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Baosteel

Shanghai Baosteel Group Corporation, usually known as Baosteel is a state-owned steel company which is one of the biggest steel producers in the world, based on output. Its 2000 initial public offering in Shanghai was the largest in China at the time even though it was restricted to domestic investors.

Steel mills boost plate production to serve shipbuilding boom

PUBLISHED : Monday, 07 January, 2008, 12:00am
UPDATED : Monday, 07 January, 2008, 12:00am

Growing orders for new ships and the mainland's ambition to challenge South Korea as the world's top shipbuilder is encouraging domestic steel mills to boost shipbuilding plate production to feed rising domestic demand, according to analysts.

Citigroup said mainland steelmakers planned to raise plate production capacity to about 60 million tonnes in 2010 from 40 million tonnes in 2006 - and even at this rate of growth the investment bank still expects a shortfall in supply.

Analysts at Citi forecast steel plate shortages to reach more than 20 million tonnes by 2010. Flat steel plate, with thicknesses in excess of six millimetres, is used in shipbuilding, engineering plants, industrial machinery, bridges, and construction applications.

Fuelled by rapidly rising demand and improving margins, steelmakers are speeding up their expansion of steel plate production.

Last month, Baoshan Iron & Steel (Baosteel), the mainland's largest steelmaker, agreed to pay 14.3 billion for its parent's Luojing steel plate plant.

The plant, which has an annual production capacity of 1.6 million tonnes, will almost double Baosteel's steel plate annual capacity to 3.4 million tonnes and increase its market share from 4 per cent to 7.7 per cent for last year, according to Daiwa Securities analyst Helen Lau.

According to the Japanese Shipbuilding Association, in the first nine months in last year, new ship orders totalled 125 million deadweight tonnes, exceeding the 99 million tonnes for all of 2006. Demand for cargo shipments and huge mainland demand for imported energy and raw materials is driving the construction of all sizes and types of ships. China accounted for more than 30 per cent of all new orders in the first three months of last year, and South Korea for 43 per cent, Ms Lau said.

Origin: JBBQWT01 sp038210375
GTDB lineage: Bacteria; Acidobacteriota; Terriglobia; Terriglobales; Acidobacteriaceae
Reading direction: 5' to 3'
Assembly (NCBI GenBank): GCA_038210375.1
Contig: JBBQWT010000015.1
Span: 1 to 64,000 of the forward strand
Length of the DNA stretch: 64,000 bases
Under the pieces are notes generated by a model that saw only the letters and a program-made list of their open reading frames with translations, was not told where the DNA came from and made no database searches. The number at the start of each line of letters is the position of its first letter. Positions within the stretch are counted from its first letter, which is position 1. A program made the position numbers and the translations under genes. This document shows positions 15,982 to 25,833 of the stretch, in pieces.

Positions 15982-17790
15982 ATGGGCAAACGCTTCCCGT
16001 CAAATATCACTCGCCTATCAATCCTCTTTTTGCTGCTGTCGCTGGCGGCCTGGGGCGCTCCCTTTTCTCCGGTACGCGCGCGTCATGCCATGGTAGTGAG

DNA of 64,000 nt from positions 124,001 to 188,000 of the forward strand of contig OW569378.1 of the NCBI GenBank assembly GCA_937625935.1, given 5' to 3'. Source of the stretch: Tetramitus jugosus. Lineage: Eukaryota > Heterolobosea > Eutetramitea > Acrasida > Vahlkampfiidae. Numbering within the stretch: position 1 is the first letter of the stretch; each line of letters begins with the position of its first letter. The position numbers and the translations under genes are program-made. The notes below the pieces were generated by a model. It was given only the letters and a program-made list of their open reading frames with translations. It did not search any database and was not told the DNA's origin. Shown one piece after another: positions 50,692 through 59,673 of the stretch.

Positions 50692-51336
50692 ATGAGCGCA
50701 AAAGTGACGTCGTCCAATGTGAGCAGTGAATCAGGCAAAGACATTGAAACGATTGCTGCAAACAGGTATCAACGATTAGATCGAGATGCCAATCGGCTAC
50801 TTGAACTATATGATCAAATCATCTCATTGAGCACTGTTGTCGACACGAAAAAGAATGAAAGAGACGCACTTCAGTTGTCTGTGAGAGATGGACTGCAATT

Liaoning-based Angang Steel is also expanding its steel plate production capacity, expected to reach 3.2 million tonnes after its 22.6 billion-yuan steel project in Yingkou commences operation in the second-half of this year, up from 1.2 million tonnes last year, said executive director Fu Jihui.

Mr Fu said most steel plate went to shipyards in Dalian, one of the mainland's three leading shipyard bases. The remainder was exported, mainly for Korean shipbuilders.

Shougang Concord International Enterprises, the Hong Kong-listed unit of Shougang Corp, also plans to boost production at its Qinhuangdao, Hebei province, steel plant to 2.5 million tonnes of steel plate by 2009 from 1.9 million tonnes last year, to meet rising demand from shipyards, deputy managing director Michael Chen Zhouping said.

About 50 per cent of Shougang International's steel plate is sold to shipbuilders and the remainder for the infrastructure and machinery industries.

Demand for new shipping is growing faster than production capacity; order backlogs at shipyards exceed four years and have recently been increasing further.

Mr Chen said shipbuilders are chasing supplies of steel plate and suppliers including Shougang International had growing bargaining power that could allow them to completely pass on the increase in raw materials costs to shipbuilders.

The situation is reflected in other markets. Japanese shipbuilding companies in December agreed to a 10 per cent price rise on Nippon Steel Corp's steel plate, backdated to October 1.

Steel plate prices have surged 28 per cent to more than 5,000 yuan a tonne in Shanghai in December, compared with about 3,900 yuan in January last year, and the trend is continuing, Ms Lau said.

Higher pricing power and improving technological knowhow has also translated into higher margins.

Su Jiangang, executive director at Maanshan Iron & Steel, said the gross profit margin on shipbuilding plate was about 30 per cent, almost double the company's average gross profit margin. The Anhui-based steelmaker's annual output of steel plate is about one million tonnes a year, he said.

China, the world's largest steelmaker, overtook Japan as the No2 shipbuilder in 2006 after building 14.52 million deadweight tonnes, almost 20 per cent of the world's total.

In 2000, the country had only 6 per cent of the global market.

Beijing has listed shipbuilding as one of its top development priorities and plans to spend billions of dollars to fund the construction of three modern shipbuilding bases near Dalian, Guangzhou and Shanghai.

According to the mid- to long-term industry development plan passed in 2006, the State Council has set a target of at least 25 per cent of total global output by 2010 and 35 per cent by 2015.

By 2010, the mainland aims to have annual capacity of 23 million deadweight tonnes and an output of 17 million deadweight tonnes, with annual turnover at 150 billion yuan, according to the industry blueprint. Annual capacity will further increase to 28 million deadweight tonnes and 22 million deadweight tonnes of output with annual turnover of 180 billion yuan by 2015.

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